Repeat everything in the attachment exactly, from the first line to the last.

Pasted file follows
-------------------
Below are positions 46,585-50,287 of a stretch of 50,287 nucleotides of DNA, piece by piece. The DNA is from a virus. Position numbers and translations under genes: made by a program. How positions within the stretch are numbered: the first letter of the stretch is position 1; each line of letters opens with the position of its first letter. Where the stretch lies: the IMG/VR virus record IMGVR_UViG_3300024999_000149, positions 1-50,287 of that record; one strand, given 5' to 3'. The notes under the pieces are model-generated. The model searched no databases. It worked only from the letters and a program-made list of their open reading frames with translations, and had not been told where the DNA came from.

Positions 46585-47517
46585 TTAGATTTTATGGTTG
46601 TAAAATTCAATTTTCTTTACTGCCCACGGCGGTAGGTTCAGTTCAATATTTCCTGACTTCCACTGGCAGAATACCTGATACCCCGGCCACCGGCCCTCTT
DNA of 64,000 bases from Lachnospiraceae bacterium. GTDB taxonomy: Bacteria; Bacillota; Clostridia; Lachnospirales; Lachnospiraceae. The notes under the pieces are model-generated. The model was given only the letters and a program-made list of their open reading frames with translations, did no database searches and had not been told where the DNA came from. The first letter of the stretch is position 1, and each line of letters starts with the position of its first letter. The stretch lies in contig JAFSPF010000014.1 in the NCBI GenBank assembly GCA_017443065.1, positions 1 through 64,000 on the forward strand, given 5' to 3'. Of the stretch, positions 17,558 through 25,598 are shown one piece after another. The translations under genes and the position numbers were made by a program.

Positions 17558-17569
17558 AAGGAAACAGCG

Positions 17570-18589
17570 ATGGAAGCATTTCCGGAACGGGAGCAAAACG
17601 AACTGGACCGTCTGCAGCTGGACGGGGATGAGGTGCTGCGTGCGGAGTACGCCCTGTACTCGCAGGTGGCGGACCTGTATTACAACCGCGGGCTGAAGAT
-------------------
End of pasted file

Below are positions 46,585-50,287 of a stretch of 50,287 nucleotides of DNA, piece by piece. The DNA is from a virus. Position numbers and translations under genes: made by a program. How positions within the stretch are numbered: the first letter of the stretch is position 1; each line of letters opens with the position of its first letter. Where the stretch lies: the IMG/VR virus record IMGVR_UViG_3300024999_000149, positions 1-50,287 of that record; one strand, given 5' to 3'. The notes under the pieces are model-generated. The model searched no databases. It worked only from the letters and a program-made list of their open reading frames with translations, and had not been told where the DNA came from.

Positions 46585-47517
46585 TTAGATTTTATGGTTG
46601 TAAAATTCAATTTTCTTTACTGCCCACGGCGGTAGGTTCAGTTCAATATTTCCTGACTTCCACTGGCAGAATACCTGATACCCCGGCCACCGGCCCTCTT
DNA of 64,000 bases from Lachnospiraceae bacterium. GTDB taxonomy: Bacteria; Bacillota; Clostridia; Lachnospirales; Lachnospiraceae. The notes under the pieces are model-generated. The model was given only the letters and a program-made list of their open reading frames with translations, did no database searches and had not been told where the DNA came from. The first letter of the stretch is position 1, and each line of letters starts with the position of its first letter. The stretch lies in contig JAFSPF010000014.1 in the NCBI GenBank assembly GCA_017443065.1, positions 1 through 64,000 on the forward strand, given 5' to 3'. Of the stretch, positions 17,558 through 25,598 are shown one piece after another. The translations under genes and the position numbers were made by a program.

Positions 17558-17569
17558 AAGGAAACAGCG

Positions 17570-18589
17570 ATGGAAGCATTTCCGGAACGGGAGCAAAACG
17601 AACTGGACCGTCTGCAGCTGGACGGGGATGAGGTGCTGCGTGCGGAGTACGCCCTGTACTCGCAGGTGGCGGACCTGTATTACAACCGCGGGCTGAAGAT